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Hillary Rodham Clinton’s cash-strapped presidential campaign has been putting off paying hundreds of bills for months — freeing up cash for critical media buys but also earning the campaign a reputation as something of a deadbeat in some small-business circles.
A pair of Ohio companies owed more than $25,000 by Clinton for staging events for her campaign are warning others in the tight-knit event production community — and anyone else who will listen — to get their cash upfront when doing business with her. Her campaign, say representatives of the two companies, has stopped returning phone calls and e-mails seeking payment of outstanding invoices. One even got no response from a certified letter.
Their cautionary tales, combined with published reports about similar difficulties faced by a New Hampshire landlord, an Iowa office cleaner and a New York caterer, highlight a less-obvious impact of Clinton’s inability to keep up with the staggering fundraising pace set by her opponent for the Democratic presidential nomination, Illinois Sen. Barack Obama.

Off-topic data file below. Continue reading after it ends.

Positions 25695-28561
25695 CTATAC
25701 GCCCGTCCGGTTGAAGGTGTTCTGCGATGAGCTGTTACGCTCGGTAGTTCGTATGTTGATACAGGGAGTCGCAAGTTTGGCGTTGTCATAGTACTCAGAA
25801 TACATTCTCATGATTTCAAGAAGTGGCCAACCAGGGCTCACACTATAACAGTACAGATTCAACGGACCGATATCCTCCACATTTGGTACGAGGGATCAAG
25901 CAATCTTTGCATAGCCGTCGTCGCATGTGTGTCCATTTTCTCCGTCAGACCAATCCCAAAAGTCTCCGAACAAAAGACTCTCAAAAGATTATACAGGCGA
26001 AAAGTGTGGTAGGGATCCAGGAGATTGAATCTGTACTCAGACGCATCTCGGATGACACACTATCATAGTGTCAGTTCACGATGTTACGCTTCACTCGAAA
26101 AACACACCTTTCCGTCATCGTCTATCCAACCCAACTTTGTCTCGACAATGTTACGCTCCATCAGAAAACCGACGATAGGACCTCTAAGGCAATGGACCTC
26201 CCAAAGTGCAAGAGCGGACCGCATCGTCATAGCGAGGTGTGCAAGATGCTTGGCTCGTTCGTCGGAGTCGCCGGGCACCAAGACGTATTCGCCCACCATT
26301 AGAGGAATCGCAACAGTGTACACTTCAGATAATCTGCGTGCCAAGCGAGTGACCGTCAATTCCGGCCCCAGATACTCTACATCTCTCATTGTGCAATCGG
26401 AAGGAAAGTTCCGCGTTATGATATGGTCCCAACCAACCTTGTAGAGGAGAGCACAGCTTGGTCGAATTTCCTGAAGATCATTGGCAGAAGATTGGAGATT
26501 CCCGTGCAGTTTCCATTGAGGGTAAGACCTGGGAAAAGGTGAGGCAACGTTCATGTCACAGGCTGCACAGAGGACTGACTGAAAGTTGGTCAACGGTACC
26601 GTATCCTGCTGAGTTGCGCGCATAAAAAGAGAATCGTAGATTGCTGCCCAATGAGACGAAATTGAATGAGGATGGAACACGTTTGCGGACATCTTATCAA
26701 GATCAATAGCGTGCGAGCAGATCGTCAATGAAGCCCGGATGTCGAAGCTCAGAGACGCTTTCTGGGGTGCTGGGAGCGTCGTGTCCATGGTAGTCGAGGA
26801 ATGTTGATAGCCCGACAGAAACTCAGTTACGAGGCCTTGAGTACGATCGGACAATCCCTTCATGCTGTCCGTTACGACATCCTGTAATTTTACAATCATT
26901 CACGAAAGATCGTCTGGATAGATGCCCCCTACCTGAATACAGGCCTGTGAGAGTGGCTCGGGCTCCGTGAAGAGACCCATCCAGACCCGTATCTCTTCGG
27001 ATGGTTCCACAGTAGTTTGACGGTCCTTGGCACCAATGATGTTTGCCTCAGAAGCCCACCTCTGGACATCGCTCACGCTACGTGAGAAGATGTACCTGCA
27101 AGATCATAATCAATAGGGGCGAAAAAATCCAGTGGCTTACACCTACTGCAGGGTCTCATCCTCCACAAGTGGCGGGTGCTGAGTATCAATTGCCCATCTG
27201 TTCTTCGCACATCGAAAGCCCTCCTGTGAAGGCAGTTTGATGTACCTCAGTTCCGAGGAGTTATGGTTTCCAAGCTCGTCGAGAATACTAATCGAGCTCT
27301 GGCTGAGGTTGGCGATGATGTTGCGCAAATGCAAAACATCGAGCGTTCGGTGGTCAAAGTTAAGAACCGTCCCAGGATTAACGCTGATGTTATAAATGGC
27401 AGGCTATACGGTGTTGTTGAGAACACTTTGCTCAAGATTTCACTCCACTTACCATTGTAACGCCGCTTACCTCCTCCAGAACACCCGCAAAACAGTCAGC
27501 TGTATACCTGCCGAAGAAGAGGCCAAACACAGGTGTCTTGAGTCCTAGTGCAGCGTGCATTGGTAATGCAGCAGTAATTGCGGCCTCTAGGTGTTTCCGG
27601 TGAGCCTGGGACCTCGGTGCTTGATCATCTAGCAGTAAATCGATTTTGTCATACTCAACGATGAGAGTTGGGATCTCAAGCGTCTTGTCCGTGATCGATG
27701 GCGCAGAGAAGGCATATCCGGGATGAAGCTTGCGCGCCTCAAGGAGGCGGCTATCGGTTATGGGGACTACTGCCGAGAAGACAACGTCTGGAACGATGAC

The New York senator’s presidential campaign ended February with $33 million in the bank, according to a report filed last week with the Federal Election Commission, but only $11 million of that can be spent on her battle with Obama.
The rest can be spent only in the general election, if she makes it that far, and must be returned if she doesn’t. If she had paid off the $8.7 million in unpaid bills she reported as debt and had not loaned her campaign $5 million, she would have been nearly $3 million in the red at the end of February.
By contrast, if you subtract Obama’s $625,000 in debts and his general-election-only money from his total cash on hand at the end of last month, he’d still be left with $31 million.
Clinton didn't pay health insurance bills
Among the debts reported this month by Hillary Rodham Clinton’s struggling presidential campaign, the $292,000 in unpaid health insurance premiums for her campaign staff stands out.